WHERE’S JOHNNY? Back in Washington After Taking Recess While Zika Funding Stalls

CDC says it will run out of money to combat the virus at the end of September.

ATLANTA – Last July, in midst of a Washington political fight over funding to address the deadly Zika virus, Senator Johnny Isakson said “it will be professional malpractice if we leave here for seven weeks and have not dealt with this.” Today, after a seven-week recess, the Senate will go back into regular session without a passed Zika funding bill. While Senator Isakson was on his taxpayer funded recess vacation, Tom Frieden, head of the Centers for Disease Control and Prevention (CDC) based in Atlanta, warned that “The cupboard is bare [to combat Zika]. Basically, we’re out of money, and we need Congress to act to allow us to respond effectively.” The Republican spending package championed by Senator Isakson offers $800 million less than requested by the President to address the deadly virus and “exclude[s] Planned Parenthood from the list of providers that get new funding for contraception to combat spread of the virus, which can be sexually transmitted.”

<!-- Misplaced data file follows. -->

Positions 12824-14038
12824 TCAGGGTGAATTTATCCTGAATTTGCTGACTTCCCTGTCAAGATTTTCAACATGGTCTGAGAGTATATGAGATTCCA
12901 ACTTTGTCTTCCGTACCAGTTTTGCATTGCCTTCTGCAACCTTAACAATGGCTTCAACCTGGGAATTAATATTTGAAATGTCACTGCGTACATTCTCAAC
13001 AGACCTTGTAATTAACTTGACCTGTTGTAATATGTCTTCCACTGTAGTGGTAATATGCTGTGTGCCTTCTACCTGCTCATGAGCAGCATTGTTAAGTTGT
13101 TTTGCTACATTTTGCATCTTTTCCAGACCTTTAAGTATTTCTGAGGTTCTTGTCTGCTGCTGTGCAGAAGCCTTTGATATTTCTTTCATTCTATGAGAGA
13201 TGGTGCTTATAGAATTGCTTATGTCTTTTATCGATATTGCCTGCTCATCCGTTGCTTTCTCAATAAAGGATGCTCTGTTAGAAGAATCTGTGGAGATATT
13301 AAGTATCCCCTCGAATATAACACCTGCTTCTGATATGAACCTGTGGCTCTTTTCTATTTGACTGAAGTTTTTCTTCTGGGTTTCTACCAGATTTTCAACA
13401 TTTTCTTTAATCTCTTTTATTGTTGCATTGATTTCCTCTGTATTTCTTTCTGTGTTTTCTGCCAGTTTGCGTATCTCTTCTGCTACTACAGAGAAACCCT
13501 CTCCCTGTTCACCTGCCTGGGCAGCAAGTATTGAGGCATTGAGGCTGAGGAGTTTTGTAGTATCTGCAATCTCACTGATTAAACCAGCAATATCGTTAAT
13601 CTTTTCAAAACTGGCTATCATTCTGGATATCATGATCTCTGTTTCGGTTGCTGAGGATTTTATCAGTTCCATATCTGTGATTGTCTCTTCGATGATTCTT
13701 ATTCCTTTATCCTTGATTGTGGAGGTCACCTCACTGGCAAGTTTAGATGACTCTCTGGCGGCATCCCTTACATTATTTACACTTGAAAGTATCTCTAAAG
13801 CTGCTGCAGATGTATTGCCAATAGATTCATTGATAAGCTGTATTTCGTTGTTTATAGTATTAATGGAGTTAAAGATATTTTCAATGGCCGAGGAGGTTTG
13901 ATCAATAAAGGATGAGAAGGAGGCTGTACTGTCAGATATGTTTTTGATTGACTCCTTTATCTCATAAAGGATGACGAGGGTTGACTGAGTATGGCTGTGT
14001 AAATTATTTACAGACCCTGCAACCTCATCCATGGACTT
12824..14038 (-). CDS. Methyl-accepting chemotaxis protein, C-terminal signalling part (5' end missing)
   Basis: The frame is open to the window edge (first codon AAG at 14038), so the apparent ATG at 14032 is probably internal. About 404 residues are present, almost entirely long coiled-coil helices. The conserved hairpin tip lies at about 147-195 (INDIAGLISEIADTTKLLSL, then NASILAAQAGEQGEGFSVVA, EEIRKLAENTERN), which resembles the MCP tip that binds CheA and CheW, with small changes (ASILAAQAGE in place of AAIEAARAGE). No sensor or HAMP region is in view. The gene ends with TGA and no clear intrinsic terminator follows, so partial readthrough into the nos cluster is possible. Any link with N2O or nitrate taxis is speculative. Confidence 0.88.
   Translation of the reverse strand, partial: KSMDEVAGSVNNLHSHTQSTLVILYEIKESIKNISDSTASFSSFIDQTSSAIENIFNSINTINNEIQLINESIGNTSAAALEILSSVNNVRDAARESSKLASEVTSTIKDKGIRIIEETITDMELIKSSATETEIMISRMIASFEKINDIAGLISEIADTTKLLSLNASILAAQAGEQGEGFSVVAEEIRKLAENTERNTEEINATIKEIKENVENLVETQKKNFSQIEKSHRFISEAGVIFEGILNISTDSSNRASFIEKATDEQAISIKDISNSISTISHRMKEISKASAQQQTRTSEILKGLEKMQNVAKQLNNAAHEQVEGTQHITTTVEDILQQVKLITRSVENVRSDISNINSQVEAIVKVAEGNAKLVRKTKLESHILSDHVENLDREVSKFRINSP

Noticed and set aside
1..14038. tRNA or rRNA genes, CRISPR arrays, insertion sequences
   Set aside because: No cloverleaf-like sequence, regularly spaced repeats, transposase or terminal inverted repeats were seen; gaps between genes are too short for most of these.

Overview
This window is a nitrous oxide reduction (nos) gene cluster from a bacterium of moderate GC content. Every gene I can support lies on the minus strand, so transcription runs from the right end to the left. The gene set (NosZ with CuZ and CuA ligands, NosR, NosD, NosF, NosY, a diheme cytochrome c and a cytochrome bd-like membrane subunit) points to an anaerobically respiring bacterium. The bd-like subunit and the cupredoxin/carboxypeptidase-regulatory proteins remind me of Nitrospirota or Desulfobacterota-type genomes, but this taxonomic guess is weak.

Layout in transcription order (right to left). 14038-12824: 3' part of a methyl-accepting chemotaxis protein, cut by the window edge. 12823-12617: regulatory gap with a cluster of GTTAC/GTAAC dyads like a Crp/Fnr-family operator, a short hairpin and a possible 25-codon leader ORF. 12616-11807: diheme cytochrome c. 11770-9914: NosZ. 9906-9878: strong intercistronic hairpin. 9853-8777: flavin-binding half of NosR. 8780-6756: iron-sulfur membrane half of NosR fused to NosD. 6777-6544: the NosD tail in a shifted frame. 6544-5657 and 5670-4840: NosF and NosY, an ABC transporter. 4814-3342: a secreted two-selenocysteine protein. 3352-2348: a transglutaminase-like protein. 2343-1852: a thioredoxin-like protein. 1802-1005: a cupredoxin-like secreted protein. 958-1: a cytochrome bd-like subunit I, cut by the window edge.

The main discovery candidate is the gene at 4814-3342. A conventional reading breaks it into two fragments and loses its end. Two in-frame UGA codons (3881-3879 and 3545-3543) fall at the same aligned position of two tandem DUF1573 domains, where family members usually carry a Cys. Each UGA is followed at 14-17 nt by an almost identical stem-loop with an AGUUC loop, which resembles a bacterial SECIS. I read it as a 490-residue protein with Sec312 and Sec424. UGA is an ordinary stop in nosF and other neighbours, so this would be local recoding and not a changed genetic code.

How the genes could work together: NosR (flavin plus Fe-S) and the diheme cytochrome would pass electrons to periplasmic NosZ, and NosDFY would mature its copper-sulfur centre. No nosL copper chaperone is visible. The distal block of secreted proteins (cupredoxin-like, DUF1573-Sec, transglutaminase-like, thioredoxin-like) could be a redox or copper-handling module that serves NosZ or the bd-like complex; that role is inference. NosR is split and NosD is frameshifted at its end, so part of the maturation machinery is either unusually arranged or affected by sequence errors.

“Senator Isakson is right that ‘Zika funding is not a political game,’ but the facts remain that he went on a taxpayer funded recess vacation instead of acting to address the Zika virus – a move he himself described as ‘professional malpractice,’” said Dave Hoffman, campaign manager for investment manager and Democratic nominee for U.S. Senate Jim Barksdale. “Before he left on his vacation, Senator Isakson refused to vote for funding to combat Zika unless it also cut funding for Planned Parenthood. Senator Isakson is failing Georgia: He’s skipping hearings, ignores debates, and refuses to be held accountable for his record. This type of political gamesmanship is Washington at its worst and the self-proclaimed ‘hardest working Senator’ should know better.”

According to the CDC, Georgia is well within the range of two types of mosquitos that transmit Zika.



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